TRENTON, NJ – A bill sponsored by Senate President Steve Sweeney would create an animal cruelty registry, listing those convicted of the offense.
Legislation was approved by the Senate on Monday, January 8th, with a vote of 36-0.
The registry would be modeled after the similar list of sex offenders under Megan’s Law.
“The abuse and mistreatment of animals violates our standards of basic decency,” said Sweeney.
“A registry sends a message that animal cruelty won’t be tolerated at the same time it will help to prevent repeat offenders. We need to protect pets and other animals that are all but defenseless from abuse by people.”
The bill, S-2295, would require the New Jersey Department of Health to establish a public animal abuser registry of those convicted of an animal cruelty crime on its website and would also bar anyone found guilty of an animal cruelty offense from becoming an animal control officer.
Animal Cruelty Suspect
As with Megan's Law, according to the bill, anyone convicted of animal cruelty in New Jersey would be added to the database. The registry would be publicly accessible on the department’s website.
New Jersey would be the second state, after Tennessee, to create an online registry if the bill is passed.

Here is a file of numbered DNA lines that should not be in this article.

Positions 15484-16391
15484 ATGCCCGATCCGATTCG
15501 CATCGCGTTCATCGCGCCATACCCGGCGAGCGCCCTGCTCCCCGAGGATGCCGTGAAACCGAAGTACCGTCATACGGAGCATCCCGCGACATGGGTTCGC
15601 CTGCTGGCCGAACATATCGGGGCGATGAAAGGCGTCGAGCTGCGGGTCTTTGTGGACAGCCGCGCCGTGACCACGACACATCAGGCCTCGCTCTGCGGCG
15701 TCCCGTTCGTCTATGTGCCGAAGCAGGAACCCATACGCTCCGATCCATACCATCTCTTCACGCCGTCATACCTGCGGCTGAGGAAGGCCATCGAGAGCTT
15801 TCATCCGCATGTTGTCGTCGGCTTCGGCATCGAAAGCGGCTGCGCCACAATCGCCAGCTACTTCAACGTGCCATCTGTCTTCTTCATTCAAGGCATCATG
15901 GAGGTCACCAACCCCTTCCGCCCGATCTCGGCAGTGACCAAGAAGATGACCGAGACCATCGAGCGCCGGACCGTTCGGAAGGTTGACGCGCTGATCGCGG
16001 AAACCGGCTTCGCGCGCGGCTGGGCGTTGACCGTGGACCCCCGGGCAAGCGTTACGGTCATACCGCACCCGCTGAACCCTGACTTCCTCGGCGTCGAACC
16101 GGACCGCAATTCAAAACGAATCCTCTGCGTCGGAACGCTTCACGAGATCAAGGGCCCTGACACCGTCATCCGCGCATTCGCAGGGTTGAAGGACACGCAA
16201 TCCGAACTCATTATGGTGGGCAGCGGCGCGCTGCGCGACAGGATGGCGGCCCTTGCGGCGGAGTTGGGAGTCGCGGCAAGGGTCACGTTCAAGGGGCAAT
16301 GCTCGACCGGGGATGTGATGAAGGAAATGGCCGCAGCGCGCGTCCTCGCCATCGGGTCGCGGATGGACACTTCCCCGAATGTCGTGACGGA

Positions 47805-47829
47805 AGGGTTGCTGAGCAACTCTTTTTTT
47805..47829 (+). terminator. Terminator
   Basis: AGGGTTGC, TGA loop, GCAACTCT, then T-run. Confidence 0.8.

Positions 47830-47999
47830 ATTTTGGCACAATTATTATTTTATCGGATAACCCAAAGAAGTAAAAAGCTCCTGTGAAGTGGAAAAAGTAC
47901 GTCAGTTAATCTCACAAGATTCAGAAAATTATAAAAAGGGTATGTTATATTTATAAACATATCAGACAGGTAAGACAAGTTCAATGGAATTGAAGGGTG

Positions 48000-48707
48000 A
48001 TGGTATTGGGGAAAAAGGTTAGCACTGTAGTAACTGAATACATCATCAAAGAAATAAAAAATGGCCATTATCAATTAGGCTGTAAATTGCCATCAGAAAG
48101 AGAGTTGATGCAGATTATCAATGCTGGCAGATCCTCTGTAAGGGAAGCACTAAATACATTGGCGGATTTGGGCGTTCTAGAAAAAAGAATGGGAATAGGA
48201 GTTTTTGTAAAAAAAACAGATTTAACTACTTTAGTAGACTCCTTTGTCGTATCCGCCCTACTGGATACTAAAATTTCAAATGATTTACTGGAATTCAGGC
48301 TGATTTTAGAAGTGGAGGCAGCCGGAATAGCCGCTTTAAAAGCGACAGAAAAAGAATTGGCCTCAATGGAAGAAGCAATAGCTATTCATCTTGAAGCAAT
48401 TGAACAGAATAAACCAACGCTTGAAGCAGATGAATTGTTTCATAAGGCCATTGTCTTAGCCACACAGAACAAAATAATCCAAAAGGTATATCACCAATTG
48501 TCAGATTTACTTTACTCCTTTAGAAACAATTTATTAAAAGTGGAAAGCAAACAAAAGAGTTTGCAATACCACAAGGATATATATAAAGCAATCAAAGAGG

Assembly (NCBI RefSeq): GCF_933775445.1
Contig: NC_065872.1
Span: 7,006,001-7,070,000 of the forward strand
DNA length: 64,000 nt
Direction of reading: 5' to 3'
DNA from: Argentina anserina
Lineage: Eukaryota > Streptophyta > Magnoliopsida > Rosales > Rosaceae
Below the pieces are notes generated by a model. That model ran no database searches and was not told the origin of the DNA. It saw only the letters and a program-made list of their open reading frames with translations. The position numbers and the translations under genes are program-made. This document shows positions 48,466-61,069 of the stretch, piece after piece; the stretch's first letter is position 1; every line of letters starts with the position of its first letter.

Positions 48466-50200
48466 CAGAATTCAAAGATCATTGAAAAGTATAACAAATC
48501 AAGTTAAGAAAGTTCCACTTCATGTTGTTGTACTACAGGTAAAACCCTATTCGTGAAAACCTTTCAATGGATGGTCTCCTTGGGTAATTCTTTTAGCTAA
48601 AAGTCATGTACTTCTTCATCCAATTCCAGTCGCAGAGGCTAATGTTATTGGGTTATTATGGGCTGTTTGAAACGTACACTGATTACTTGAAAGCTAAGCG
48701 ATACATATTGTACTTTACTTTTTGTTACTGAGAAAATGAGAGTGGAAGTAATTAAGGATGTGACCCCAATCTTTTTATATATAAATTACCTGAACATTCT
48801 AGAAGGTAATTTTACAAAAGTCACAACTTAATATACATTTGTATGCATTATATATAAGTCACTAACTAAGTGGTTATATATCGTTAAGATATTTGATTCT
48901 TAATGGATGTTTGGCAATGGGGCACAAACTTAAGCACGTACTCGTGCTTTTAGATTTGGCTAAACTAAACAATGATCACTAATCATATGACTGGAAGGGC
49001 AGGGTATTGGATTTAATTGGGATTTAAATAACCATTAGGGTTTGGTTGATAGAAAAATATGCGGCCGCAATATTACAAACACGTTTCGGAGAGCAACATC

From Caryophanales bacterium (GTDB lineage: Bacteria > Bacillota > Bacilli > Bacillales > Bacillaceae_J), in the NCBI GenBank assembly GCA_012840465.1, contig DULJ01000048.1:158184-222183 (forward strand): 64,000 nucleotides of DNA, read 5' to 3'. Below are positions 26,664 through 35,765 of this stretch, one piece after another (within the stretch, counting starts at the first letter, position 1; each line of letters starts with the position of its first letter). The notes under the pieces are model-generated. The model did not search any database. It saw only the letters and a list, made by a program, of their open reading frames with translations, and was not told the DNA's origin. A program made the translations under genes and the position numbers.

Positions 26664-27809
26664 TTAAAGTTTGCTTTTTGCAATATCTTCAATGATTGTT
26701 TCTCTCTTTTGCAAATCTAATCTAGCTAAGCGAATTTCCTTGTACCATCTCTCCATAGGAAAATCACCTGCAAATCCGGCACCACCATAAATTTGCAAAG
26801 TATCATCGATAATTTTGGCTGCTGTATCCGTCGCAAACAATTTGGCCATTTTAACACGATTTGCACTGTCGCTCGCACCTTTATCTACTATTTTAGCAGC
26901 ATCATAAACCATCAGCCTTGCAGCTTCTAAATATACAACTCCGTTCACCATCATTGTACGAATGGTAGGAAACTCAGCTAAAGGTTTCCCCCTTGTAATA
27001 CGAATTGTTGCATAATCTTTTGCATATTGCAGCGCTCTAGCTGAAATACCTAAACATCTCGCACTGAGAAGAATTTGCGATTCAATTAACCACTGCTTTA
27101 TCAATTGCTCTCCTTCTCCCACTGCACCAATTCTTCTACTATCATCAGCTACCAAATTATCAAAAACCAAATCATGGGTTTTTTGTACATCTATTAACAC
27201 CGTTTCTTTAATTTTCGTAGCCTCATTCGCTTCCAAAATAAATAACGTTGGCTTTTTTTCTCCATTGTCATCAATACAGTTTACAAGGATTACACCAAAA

The legislation stipulates that within 90 days after the effective date of the bill, the courts, the Department of Law and Public Safety, and any other governmental entity maintaining records of an animal cruelty violation, is to provide written notice of the violation and the name of the person convicted of the violation within past 10 years to the Commissioner of Health for the registry.
The bill also expands the offenses to be considered as disqualifying offenses and authorizes the Commissioner of Health to use the animal abuser registry, once established, to update and maintain the list of persons ineligible to be animal control officers.
Assemblyman Troy Singleton is sponsoring the same legislation, A-3421, in the Assembly.
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